Turkish authorities deported two Islamic State terror suspects to Germany
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Turkey on Thursday deported two suspected German supporters of the terrorist group Daesh back to Germany, a spokesperson for Germany’s federal police confirmed after their flight landed. The deportees, two women, were accompanied by four children on their flight from Ankara.
German prosecutors are investigating charges against one of the women of membership in the Daesh terror group. There had been a warrant for her arrest previously, and she was detained upon landing, a spokesperson for the prosecutor’s office said.
The woman who was detained is from Berlin. The other woman is a Hamburg resident.
There is an ongoing investigation against the second woman for membership in an overseas terrorist group, according to a spokesperson for the Hamburg prosecutors’ office. However, no arrest warrant had been produced and thus she was not formally detained, but handed over to representatives of Hamburg’s security department.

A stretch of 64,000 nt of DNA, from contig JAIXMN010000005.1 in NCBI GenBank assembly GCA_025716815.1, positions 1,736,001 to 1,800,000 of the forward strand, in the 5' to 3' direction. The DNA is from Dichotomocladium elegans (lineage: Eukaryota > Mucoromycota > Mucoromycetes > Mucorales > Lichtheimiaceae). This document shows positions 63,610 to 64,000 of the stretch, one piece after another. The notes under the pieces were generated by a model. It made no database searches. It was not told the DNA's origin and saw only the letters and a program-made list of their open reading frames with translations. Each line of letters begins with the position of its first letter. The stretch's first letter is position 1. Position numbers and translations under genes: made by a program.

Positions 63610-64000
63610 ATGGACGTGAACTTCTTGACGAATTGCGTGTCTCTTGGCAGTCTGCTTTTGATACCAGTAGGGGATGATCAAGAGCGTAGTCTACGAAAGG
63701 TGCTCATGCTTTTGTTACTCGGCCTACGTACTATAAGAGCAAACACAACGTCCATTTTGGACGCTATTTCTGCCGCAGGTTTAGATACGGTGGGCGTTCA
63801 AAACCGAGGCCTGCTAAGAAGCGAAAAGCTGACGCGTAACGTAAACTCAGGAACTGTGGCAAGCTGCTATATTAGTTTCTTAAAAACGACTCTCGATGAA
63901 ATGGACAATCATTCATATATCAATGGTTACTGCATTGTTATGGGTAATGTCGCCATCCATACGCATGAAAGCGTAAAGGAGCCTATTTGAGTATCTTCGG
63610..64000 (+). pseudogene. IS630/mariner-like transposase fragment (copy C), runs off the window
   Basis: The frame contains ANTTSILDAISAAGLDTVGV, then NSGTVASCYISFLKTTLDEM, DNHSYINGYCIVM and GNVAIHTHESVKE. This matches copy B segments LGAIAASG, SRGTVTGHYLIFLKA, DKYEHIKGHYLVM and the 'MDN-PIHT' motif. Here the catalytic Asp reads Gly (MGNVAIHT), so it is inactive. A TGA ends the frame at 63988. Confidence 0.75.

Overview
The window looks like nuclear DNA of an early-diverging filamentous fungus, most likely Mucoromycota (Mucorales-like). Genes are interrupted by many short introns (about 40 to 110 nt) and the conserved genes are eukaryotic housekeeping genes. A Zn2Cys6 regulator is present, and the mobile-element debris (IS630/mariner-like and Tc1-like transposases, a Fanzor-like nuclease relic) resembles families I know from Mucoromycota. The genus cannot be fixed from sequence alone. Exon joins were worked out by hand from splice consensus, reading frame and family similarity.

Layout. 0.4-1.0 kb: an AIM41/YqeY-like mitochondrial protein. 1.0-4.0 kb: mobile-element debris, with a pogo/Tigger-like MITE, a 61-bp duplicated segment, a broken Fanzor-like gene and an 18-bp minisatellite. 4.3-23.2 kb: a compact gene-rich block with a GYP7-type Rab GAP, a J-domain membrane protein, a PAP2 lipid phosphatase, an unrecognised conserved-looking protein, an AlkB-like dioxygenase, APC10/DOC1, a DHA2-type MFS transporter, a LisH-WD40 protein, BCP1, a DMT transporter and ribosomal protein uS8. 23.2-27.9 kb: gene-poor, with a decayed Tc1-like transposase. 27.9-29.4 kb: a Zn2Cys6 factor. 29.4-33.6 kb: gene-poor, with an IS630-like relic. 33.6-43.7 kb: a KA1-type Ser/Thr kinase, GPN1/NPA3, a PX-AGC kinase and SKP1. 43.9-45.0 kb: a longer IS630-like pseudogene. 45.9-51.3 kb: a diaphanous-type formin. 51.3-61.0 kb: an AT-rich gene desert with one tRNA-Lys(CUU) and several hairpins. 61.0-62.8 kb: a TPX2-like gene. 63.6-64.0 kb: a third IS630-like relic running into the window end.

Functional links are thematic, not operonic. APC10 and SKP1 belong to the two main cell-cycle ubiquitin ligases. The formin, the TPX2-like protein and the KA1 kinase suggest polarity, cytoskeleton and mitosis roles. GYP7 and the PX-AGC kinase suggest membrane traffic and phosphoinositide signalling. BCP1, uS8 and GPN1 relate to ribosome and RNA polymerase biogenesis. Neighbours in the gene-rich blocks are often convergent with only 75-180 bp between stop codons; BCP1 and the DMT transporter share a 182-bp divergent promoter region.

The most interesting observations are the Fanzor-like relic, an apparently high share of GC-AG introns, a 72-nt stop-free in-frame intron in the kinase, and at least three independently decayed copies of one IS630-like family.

Turkey has regularly deported suspected Daesh supporters back to their countries of origin in recent months. As part of Turkey’s ramped-up efforts to repatriate foreign terrorists, the Interior Ministry said on Nov. 9 that the country would begin extraditing captured Daesh terrorists to their home countries. Between Nov. 11 and Dec. 19, 110 foreign Daesh terrorist fighters were deported to their countries of origin.
The issue of handling Daesh members and their families detained in Syria – including foreign members of the terror group – has been controversial, with Turkey arguing that foreign-born terrorists should be repatriated to their countries of origin, while several European countries have refused, saying the terrorists are denationalized.
Turkey has also criticized Western countries for refusing to repatriate their citizens who joined Daesh in Syria and Iraq, stripping some of them of their citizenship. Although the 1961 New York Convention made it illegal to leave people stateless, several countries, including France, have not ratified it and recent cases have triggered prolonged legal battles. The U.K. alone has stripped more than 100 people of their citizenship for allegedly joining terrorist groups abroad.
Turkey recognized Daesh as a terrorist organization in 2013. Since then, the country has been attacked by Daesh terrorists numerous times, including 10 suicide bombings, seven bombings and four armed attacks which killed 315 people and injured hundreds more.
Source: Daily Sabah